Eurostar has two beers: Kronenbourg 1664, and Vedett Extra Blond. Neither are very exciting. Our hotel, at which we arrived late last night, offers Stella Artois, Carlsberg (!) and, in a slight nod to the fact we’re in bloody Belgium, Leffe. But I know things are going to get better.
We may have found the answer to the stuck fermentation problem we were having.
The last brew looked to be going the same disastrous way. We had an Original Gravity of 1066, which we would expect to drop to between 1017 and 1022. After an initial strong fermentation and then appeared to stop. We took a reading a week later, and were disappointed to find it had only dropped to 1032. Another week, and we were at 1028. We almost gave up but thought we may as well leave it. Good move, as after three weeks it had dropped to 1021, and was actually beginning to taste drinkable too. It’s now around 6.1% ABV! We’ve put it into secondary fermentation, and think we might leave this to mature in bottles for a couple of months.
Anyway, the point here is: don’t get hung up on what homebrew books / websites tell you. They all disagree with each other and often contradict themselves within a few pages.Â We were getting worried because most sources seemed adamant that a week should be sufficient for a primary fermentation. We’d read that primary fermentation should be 2–3 days and also 3–5 days. In the same book. But then the book goes on to give recipes with up to 4 weeks primary fermentation.
Similar with mash temperatures – I’ve read that it should be 65degC, 70 deg C and even 75–80 degC. The thing is that all of these books are so dogmatic, and terrify you into thinking you will ruin your beer if you’re a degree or two out. Whereas in fact it may make the difference of a few grams of sugar BUT IT’S NOT THE END OF THE WORLD!
Sure, if you’re running a microbrewery or more, precise temperature measures, careful water treatment etc might make all the difference, but by then you’ve probably moved on from “basic” homebrew manuals.
The trouble is, for amateur homebrewers like us, it’s very difficult to work out what advice is absolutely essential (possibly the sanitising stuff?) and what advice is just what works for that particular author, with his particular set up (it always does seem to be a “he”). It would be great to see more homebrewing guides a la Jamie Oliver (“just bung the malt in there, heat the water a bit, leave it a while” etc).
If I was into lazy gender stereotypes, I’d suggest the overly complicated and specific homebrew book is the natural result of a male-dominated hobby. Perhaps we need to think back to the middle ages, when most households (Read: housewives) would brew their own. I’m sure they didn’t worry about the hop utilisation rates, or the ph of the water.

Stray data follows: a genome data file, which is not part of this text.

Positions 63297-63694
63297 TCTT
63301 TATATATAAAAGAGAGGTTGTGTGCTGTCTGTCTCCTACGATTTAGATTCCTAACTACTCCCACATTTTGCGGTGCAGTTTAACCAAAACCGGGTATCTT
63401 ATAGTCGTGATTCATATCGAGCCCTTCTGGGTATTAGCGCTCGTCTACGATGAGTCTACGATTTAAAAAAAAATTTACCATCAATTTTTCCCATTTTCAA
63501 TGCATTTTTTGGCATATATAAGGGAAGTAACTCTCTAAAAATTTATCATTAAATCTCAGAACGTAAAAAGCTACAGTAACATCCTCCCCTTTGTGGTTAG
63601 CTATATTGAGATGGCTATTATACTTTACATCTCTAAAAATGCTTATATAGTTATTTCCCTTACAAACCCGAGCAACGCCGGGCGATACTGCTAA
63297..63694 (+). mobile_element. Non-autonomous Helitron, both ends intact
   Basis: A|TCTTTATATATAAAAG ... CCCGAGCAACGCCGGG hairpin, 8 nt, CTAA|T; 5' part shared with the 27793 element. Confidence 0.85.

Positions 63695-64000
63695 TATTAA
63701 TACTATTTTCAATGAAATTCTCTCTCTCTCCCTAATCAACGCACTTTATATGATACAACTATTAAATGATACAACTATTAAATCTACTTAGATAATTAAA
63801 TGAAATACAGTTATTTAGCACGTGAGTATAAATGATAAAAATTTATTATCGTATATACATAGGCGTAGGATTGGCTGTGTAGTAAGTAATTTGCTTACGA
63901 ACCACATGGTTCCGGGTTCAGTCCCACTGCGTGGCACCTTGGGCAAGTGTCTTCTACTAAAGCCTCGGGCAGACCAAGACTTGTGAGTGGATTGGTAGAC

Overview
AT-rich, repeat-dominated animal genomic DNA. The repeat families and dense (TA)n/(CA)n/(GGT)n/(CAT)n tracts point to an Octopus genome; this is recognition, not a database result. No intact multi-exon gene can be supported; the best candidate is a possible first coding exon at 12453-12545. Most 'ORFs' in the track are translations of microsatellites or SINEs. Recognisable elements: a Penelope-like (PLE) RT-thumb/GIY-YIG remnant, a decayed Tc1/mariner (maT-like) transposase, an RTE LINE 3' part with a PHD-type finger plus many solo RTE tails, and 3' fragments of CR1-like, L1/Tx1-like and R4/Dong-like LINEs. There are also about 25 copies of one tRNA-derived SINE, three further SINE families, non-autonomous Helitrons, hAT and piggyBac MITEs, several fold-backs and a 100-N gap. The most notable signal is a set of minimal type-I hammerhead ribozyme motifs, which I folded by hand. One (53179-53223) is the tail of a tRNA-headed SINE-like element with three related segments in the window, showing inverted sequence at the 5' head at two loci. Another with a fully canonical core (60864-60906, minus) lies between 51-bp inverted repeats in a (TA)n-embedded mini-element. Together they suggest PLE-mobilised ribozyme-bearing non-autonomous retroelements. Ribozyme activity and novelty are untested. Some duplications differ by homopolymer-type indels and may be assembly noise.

We’re off to Brussels for a long weekend in a couple of days. We’ve been a couple of times before but this time we’ll be armed with laptop and camera for instant blogging.
We’re putting together some plans for what we’re going to try but wondered whether any of you had suggestions for how to navigate the enormous universe of Belgian beers. Are there any beers you think we should definitely “try before we die”? How about some themes for beer crawls (perhaps a geuze night, or a night on beers less than 5%…) Or are there some amazing beers you’ve never tried that you want us to attempt to track down and review? We like a challenge…
We’ve found that Belgian Beers is a useful place to start – as well as reviews of Belgian beers, one by one, Andreea lists breweries and bars. Nice photos too.
We’ll be based in Brussels but plan to do some day trips. We have three complete days, and possibly an extra night depending on how late we get in on Thursday.
When we set up this blog, one of our unwritten rules was that we would not be overly negative about beers. If we didn’t like something, we would move on and blog about something we did like.
I’m going to break this rule now to warn to fellow beer lovers, particularly you experimental types. Do not try Mongozo coconut beer. It is possibly the nastiest thing I have ever tasted (yes, that means worse than the polio vaccine). I’m not the only one to be disgusted – see reviews on RateBeer.
One of my locals has been stocking this stuff for years, with increasingly desperate signs (“Have a refreshing, unique coconut beer!”). I should have heeded the warning, but I was in an experimental mood. Oh dear. Having had a couple of sips and visibly reeled from the shock, I tried my usual tactic in these circumstances of pretending it wasn’t beer. That didn’t work either.
The sad thing is that I like the idea in principle. The Mongozo beers are brewed by Brouwerij Huyghe and use fairtrade coconuts. I’ve nothing against coconuts in beer, and think they could work quite well. Lew Bryson (“Seen through a glass”) has a review of a Coconut Porter here which sounds right up my street.
The problem with this one is the sugar. It is just so sweet, you can feel your teeth rotting as you drink it. I can forgive many flavours in a beer, but excess sweetness is not one of them.
Weird and worrying news, which we picked up through Akelas Biggins – Steve Harrison, the Vice President of the Sierra Nevada Brewing Company, has gone missing. It seems he had been depressed. Let’s hope he’s OK.